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Adult neurogenesis in the dentate gyrus plays a critical role in hippocampus-dependent spatial learning. It remains unknown, however, how new neurons become functionally integrated into spatial circuits and contribute to hippocampus-mediated forms of learning and memory. To investigate these issues, we used a mouse model in which the differentiation of(More)
We examined the developmental expression of PC3, a nerve growth factor (NGF) early induced gene in PC12 cells, in the rat central nervous system (CNS) and we found that it represents a molecular marker of ongoing postmitotic neurons production. PC3 is initially expressed in the ventral quarter of the neural tube, at the level of the presumptive cervical(More)
Physical exercise increases the generation of new neurons in adult neurogenesis. However, only few studies have investigated the beneficial effects of physical exercise in paradigms of impaired neurogenesis. Here, we demonstrate that running fully reverses the deficient adult neurogenesis within the hippocampus and subventricular zone of the lateral(More)
The influence of pertussis toxin (PTX) injected intracerebroventricularly (i.c.v., 0.5 micrograms) on the analgesic effect induced in the rat by i.c.v. injection of morphine (5 micrograms) was studied. Morphine analgesia was unaffected 24 h after toxin administration, but there was a significant decrease after 6 days. Therefore a PTX-sensitive substrate,(More)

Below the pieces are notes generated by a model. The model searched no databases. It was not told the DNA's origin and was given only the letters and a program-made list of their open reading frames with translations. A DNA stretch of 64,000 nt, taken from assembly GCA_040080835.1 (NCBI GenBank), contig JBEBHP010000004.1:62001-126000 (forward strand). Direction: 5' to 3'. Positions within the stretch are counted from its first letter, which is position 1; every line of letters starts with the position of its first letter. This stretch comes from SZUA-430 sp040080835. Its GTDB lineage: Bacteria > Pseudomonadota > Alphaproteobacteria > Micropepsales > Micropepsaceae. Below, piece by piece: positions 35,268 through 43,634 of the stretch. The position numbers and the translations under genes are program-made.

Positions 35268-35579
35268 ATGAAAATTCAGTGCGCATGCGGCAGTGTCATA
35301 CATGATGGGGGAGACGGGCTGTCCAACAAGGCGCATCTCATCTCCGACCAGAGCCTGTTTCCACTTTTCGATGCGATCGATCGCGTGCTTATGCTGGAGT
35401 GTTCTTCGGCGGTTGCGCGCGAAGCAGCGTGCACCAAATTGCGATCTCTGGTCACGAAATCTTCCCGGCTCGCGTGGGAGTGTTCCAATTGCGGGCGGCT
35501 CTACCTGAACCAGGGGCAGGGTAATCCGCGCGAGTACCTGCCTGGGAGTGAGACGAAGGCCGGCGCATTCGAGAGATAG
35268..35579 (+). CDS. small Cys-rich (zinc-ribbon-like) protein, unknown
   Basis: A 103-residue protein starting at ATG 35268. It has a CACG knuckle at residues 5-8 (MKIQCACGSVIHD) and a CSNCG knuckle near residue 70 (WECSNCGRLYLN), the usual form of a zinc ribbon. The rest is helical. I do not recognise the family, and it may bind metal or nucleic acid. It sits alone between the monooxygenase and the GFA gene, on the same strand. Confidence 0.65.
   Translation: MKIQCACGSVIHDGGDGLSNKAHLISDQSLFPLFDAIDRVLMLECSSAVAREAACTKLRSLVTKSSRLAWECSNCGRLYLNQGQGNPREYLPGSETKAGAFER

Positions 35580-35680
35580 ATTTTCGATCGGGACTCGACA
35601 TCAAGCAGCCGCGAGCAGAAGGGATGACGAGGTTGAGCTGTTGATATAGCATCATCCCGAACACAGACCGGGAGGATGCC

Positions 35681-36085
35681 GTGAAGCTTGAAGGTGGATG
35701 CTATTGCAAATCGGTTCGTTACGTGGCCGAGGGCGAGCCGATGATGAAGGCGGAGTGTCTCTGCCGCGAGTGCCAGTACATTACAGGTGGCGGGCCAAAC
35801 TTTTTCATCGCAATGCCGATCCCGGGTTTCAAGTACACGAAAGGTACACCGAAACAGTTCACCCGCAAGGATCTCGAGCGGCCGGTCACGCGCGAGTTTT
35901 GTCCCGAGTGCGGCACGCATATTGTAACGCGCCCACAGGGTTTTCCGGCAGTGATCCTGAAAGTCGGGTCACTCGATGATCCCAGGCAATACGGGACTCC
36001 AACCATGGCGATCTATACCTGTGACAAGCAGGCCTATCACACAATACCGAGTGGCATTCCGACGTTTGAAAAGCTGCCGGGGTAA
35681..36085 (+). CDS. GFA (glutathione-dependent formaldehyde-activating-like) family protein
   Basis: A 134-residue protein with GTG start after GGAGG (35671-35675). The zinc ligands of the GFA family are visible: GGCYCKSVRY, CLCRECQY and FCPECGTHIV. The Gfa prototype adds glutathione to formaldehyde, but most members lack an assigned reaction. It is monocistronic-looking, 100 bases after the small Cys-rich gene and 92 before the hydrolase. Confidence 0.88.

PC3TIS21/BTG2 is member of a novel family of antiproliferative genes (BTG1, ANA/BTG3, PC3B, TOB, and TOB2) that play a role in cellular differentiation. We have previously shown that PC3TIS21/BTG2 is induced by nerve growth factor (NGF) at the onset of neuronal differentiation in the neural crest-derived PC12 cell line, and is a marker for neuronal birth.(More)
Different pathological tau species are involved in memory loss in Alzheimer's disease, the most common cause of dementia among older people. However, little is known about how tau pathology directly affects adult hippocampal neurogenesis, a unique form of structural plasticity implicated in hippocampus-dependent spatial learning and mood-related behavior.(More)
Growing evidence indicates that cell cycle arrest and neurogenesis are highly coordinated and interactive processes, governed by cell cycle genes and neural transcription factors. The gene PC3 (Tis21/BTG2) is expressed in the neuroblast throughout the neural tube and inhibits cell cycle progression at the G1 checkpoint by repressing cyclin D1 transcription.(More)
Btg1 and Btg2 encode highly homologous proteins that are broadly expressed in different cell lineages, and have been implicated in different types of cancer. Btg1 and Btg2 have been shown to modulate the function of different transcriptional regulators, including Hox and Smad transcription factors. In this study, we examined the in vivo role of the mouse(More)
Btg1 belongs to a family of cell cycle inhibitory genes. We observed that Btg1 is highly expressed in adult neurogenic niches, i.e., the dentate gyrus and subventricular zone (SVZ). Thus, we generated Btg1 knockout mice to analyze the role of Btg1 in the process of generation of adult new neurons. Ablation of Btg1 causes a transient increase of the(More)
Neurogenesis in the dentate gyrus of the adult hippocampus has been implicated in neural plasticity and memory, but the molecular mechanisms controlling the proliferation and differentiation of newborn neurons and their integration into the synaptic circuitry are still largely unknown. To investigate this issue, we have analyzed the adult hippocampal(More)